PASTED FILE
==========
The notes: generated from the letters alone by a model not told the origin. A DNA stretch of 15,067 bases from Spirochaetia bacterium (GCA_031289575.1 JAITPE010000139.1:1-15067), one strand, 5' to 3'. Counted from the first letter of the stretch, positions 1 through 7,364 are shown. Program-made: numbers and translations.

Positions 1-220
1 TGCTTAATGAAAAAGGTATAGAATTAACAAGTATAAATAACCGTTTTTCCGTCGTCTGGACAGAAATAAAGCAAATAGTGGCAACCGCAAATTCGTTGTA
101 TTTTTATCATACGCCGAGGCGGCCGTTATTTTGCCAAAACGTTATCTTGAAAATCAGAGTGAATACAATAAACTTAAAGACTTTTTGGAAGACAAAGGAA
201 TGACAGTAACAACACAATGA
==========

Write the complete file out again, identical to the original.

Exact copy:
The notes: generated from the letters alone by a model not told the origin. A DNA stretch of 15,067 bases from Spirochaetia bacterium (GCA_031289575.1 JAITPE010000139.1:1-15067), one strand, 5' to 3'. Counted from the first letter of the stretch, positions 1 through 7,364 are shown. Program-made: numbers and translations.

Positions 1-220
1 TGCTTAATGAAAAAGGTATAGAATTAACAAGTATAAATAACCGTTTTTCCGTCGTCTGGACAGAAATAAAGCAAATAGTGGCAACCGCAAATTCGTTGTA
101 TTTTTATCATACGCCGAGGCGGCCGTTATTTTGCCAAAACGTTATCTTGAAAATCAGAGTGAATACAATAAACTTAAAGACTTTTTGGAAGACAAAGGAA
201 TGACAGTAACAACACAATGA